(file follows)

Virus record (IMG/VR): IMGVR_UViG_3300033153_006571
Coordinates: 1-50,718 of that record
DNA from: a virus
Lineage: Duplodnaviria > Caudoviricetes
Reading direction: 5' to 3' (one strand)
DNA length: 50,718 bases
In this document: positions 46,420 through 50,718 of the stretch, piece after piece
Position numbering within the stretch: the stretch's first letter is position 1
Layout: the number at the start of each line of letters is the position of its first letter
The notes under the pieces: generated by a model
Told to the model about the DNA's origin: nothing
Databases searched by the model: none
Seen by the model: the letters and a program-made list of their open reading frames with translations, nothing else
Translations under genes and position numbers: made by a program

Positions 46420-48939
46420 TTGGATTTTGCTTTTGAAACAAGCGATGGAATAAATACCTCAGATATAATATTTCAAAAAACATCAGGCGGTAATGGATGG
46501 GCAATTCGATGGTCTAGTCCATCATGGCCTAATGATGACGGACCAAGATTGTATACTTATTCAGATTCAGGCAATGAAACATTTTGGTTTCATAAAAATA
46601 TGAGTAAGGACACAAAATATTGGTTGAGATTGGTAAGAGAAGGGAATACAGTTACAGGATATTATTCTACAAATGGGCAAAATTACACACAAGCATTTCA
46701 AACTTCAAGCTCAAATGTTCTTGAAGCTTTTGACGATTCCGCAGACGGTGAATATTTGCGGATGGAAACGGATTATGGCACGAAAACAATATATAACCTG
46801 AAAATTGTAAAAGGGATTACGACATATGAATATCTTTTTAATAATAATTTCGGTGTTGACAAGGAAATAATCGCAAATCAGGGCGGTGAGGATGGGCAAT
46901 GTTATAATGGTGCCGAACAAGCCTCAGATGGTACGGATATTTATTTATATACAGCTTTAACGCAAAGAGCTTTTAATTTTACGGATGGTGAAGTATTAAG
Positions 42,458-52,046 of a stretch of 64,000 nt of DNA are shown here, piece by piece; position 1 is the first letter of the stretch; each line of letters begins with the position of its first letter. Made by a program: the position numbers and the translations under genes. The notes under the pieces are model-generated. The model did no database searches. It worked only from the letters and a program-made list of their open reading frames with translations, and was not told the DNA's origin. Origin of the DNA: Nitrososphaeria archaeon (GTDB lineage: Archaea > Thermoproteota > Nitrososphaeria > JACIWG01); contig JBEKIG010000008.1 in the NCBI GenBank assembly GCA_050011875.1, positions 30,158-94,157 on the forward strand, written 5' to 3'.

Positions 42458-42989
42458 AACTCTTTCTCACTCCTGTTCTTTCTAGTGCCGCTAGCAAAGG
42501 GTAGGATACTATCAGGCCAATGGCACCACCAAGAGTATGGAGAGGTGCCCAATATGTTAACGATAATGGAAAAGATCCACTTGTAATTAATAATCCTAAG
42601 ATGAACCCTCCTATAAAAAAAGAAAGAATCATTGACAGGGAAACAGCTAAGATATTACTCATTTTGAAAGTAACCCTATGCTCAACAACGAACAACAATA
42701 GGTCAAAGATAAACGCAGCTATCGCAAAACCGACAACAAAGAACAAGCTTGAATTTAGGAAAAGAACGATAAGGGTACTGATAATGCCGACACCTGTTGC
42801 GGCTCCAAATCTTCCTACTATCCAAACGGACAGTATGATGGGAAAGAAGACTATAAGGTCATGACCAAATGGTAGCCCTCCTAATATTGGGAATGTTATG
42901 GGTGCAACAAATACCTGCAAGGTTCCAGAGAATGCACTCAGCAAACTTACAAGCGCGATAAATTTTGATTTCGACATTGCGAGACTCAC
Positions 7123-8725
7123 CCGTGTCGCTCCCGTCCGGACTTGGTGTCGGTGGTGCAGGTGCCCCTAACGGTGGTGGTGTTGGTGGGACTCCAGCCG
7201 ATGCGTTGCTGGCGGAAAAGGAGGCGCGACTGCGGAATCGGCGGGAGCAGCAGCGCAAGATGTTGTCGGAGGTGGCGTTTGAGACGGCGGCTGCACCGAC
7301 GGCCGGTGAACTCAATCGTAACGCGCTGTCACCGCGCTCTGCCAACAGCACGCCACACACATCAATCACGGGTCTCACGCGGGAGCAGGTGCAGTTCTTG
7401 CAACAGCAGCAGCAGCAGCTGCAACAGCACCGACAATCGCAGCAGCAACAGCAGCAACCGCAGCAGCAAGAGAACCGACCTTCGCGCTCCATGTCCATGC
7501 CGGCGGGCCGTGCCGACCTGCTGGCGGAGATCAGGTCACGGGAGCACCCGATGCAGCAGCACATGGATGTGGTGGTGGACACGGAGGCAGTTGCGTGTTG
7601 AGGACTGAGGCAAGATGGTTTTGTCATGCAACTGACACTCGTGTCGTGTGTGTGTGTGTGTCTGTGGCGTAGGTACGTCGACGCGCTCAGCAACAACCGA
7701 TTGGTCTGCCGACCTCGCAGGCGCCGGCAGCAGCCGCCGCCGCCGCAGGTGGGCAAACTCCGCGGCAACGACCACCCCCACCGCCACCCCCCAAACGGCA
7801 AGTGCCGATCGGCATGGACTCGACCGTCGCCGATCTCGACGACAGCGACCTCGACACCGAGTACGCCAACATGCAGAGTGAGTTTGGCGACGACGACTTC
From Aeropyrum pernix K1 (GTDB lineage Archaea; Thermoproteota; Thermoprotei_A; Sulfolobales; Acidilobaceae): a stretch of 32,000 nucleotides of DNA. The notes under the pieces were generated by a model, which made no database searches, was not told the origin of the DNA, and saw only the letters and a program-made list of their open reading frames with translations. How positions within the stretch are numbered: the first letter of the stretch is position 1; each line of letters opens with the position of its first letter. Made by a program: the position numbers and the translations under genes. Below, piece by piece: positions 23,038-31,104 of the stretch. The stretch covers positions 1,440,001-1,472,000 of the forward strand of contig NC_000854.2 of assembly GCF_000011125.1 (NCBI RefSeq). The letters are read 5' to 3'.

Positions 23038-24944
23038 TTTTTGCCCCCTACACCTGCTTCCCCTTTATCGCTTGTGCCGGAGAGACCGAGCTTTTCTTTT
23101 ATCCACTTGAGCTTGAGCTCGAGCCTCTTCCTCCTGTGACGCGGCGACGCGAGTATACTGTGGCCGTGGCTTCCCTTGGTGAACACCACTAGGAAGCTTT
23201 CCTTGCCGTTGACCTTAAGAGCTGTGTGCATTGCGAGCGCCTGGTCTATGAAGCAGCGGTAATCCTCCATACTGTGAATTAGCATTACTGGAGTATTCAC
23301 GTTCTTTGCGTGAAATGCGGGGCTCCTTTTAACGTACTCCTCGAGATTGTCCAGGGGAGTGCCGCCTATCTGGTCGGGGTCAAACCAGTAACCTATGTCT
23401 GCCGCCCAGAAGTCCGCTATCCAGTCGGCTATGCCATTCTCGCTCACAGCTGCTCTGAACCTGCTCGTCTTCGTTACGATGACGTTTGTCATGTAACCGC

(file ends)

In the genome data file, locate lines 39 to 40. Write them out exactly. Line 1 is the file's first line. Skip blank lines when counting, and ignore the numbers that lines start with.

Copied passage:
From Aeropyrum pernix K1 (GTDB lineage Archaea; Thermoproteota; Thermoprotei_A; Sulfolobales; Acidilobaceae): a stretch of 32,000 nucleotides of DNA. The notes under the pieces were generated by a model, which made no database searches, was not told the origin of the DNA, and saw only the letters and a program-made list of their open reading frames with translations. How positions within the stretch are numbered: the first letter of the stretch is position 1; each line of letters opens with the position of its first letter. Made by a program: the position numbers and the translations under genes. Below, piece by piece: positions 23,038-31,104 of the stretch. The stretch covers positions 1,440,001-1,472,000 of the forward strand of contig NC_000854.2 of assembly GCF_000011125.1 (NCBI RefSeq). The letters are read 5' to 3'.

Positions 23038-24944